Super Bowl: Green Bay Packers' unique team leadership
Most people who watch the Super Bowl on Sunday will be tuning in for the football, the million-dollar ads or maybe the half-time show. Me? I'll be looking for leadership.
After reading a report on ESPN.com Thursday, I'll be interested to see whether Green Bay Packers coach Mike McCarthy's focus on rotating leaders has any effect on the outcome of the game. With the youngest team in the NFL for much of his five years at the helm, McCarthy has been coaching teams that have been "energetic, competitive, and at times, undisciplined and rudderless," ESPN's Kevin Seifert writes.
So how'd they get to the sport's biggest game? Leadership, apparently, and an interesting approach to it. Earlier in this past season, McCarthy began rotating team captains each week, giving new players a chance to give the big game-day talks. McCarthy tells ESPN that doing so gave him a chance to see other sides to these players, discovering people he didn't know had much in the way of leadership chops before. "Giving those men an opportunity to be in front of the team more, our leadership has definitely picked up, especially down the run," McCarthy told ESPN.
But I see more of an advantage to this approach than just seeing who's leadership material and who isn't. Distributing the opportunity to inspire the team makes it everyone's job, rather than just one person's. Calling upon players who aren't the face of the team--quarterback Aaron Rodgers is just one of six post-season captains picked by the coach--changes team dynamics, making the culture less celebrity driven. And changing it up every week keeps everyone on their toes, rather than letting things get too stagnant under one person.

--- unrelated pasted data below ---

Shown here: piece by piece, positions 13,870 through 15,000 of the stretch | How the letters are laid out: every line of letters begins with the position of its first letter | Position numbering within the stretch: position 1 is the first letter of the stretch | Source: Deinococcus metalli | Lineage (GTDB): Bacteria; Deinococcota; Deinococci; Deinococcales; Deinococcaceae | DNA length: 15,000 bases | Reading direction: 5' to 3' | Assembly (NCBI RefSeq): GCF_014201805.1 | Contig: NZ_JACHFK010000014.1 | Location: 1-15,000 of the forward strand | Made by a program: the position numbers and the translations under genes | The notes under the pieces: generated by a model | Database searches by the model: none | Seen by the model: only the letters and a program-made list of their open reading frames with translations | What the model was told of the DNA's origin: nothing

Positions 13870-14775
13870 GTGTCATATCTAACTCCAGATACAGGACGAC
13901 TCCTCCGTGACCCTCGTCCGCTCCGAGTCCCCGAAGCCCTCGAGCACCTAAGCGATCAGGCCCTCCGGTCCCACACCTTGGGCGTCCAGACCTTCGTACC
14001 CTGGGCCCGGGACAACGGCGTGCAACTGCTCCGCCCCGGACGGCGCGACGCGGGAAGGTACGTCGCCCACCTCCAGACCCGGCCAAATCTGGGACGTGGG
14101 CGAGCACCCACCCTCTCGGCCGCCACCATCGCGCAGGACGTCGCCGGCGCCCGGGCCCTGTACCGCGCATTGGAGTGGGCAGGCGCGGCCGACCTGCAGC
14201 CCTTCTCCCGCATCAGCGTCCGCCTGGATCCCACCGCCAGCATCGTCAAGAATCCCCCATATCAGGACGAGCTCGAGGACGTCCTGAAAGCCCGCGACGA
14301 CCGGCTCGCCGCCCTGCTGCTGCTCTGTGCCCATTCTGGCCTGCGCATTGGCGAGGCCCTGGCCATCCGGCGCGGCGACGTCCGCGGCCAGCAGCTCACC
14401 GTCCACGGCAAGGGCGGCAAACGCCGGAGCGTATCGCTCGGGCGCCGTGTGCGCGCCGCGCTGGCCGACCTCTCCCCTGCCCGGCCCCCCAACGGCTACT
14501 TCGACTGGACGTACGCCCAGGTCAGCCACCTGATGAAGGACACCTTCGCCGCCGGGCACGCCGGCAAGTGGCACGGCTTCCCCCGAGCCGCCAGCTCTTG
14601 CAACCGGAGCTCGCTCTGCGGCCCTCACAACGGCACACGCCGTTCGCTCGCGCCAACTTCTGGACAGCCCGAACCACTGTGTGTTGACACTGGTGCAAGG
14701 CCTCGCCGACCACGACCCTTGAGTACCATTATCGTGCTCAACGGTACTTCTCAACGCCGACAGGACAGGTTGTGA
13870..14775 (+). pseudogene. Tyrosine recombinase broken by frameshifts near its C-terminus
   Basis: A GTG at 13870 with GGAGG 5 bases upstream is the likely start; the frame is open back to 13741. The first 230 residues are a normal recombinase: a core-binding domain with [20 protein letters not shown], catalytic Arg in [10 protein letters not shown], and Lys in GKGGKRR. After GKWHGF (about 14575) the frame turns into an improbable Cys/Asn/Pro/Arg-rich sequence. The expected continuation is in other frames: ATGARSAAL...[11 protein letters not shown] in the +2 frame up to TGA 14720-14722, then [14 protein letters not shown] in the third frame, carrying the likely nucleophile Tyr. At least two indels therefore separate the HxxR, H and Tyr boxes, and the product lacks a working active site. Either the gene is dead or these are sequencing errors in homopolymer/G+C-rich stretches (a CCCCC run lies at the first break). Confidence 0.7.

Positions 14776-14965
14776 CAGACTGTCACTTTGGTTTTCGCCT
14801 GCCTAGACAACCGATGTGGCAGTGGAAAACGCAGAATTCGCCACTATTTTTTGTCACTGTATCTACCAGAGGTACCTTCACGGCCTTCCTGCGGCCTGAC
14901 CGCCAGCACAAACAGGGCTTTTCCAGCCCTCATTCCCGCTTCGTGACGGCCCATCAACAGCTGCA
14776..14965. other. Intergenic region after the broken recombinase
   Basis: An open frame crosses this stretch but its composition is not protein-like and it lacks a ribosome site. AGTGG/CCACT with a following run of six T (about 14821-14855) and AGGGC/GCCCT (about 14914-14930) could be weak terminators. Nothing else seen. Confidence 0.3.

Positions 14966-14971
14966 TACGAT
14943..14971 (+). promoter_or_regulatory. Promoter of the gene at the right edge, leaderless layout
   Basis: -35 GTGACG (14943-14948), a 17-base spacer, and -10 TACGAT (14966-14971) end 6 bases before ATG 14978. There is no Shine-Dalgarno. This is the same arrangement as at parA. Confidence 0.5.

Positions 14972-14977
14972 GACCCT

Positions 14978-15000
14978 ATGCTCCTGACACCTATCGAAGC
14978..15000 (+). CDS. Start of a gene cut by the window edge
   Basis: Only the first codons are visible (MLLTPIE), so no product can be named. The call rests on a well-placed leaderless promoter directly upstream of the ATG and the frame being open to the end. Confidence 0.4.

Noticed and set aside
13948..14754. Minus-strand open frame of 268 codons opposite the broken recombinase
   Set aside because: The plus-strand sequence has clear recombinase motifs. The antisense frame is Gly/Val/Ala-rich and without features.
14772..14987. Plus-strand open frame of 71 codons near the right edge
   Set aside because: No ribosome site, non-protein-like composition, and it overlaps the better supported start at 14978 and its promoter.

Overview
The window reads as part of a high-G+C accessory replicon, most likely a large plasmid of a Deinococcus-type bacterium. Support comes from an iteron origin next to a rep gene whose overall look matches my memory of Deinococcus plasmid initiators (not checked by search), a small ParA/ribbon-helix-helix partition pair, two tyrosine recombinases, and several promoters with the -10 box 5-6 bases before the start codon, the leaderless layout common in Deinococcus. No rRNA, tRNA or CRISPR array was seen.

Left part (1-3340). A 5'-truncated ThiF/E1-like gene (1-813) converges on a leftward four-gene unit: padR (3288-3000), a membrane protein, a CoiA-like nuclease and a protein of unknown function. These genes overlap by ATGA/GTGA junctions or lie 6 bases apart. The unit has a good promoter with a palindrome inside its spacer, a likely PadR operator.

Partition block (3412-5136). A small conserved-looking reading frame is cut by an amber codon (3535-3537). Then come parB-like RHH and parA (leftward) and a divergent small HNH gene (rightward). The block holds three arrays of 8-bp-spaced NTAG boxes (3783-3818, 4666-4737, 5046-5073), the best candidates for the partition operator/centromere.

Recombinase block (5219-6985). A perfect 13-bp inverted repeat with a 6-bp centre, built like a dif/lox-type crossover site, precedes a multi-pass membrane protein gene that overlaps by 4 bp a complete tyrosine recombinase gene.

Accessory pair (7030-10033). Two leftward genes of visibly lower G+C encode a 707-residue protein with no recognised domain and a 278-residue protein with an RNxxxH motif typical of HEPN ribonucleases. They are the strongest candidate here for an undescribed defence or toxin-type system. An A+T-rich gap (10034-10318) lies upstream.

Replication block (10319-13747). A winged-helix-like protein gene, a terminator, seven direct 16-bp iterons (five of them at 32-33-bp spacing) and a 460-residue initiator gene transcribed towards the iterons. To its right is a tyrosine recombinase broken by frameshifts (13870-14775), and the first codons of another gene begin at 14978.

That said, natural leaders still emerge, even if the title gets passed around each week. Rodgers may be the team's most well-known face, ESPN reports, but cornerback Charles Woodson "has emerged as the Packers' soul." The player, who has come into his own in Green Bay, is starting to realize how much he's respected by his teammates, and is increasingly taking on a leadership role. A chat he gave after defeating the Chicago Bears gives a good sense of his motivational style.
Who knows whether Green Bay's focus on developing more leaders and rotating the job between team members will make a difference this weekend. It's hard to know whether McCarthy's leadership system will be the reason Green Bay misses a tackle, intercepts the ball or scores consistently in the red zone come February 6. But it's hard to argue it isn't a big part of why a team with some of the youngest players in the NFL is playing in its biggest game Sunday night. As Seifert writes, "I'm not sure that leadership surfaces at any particular moment, but it almost certainly manifests over time."
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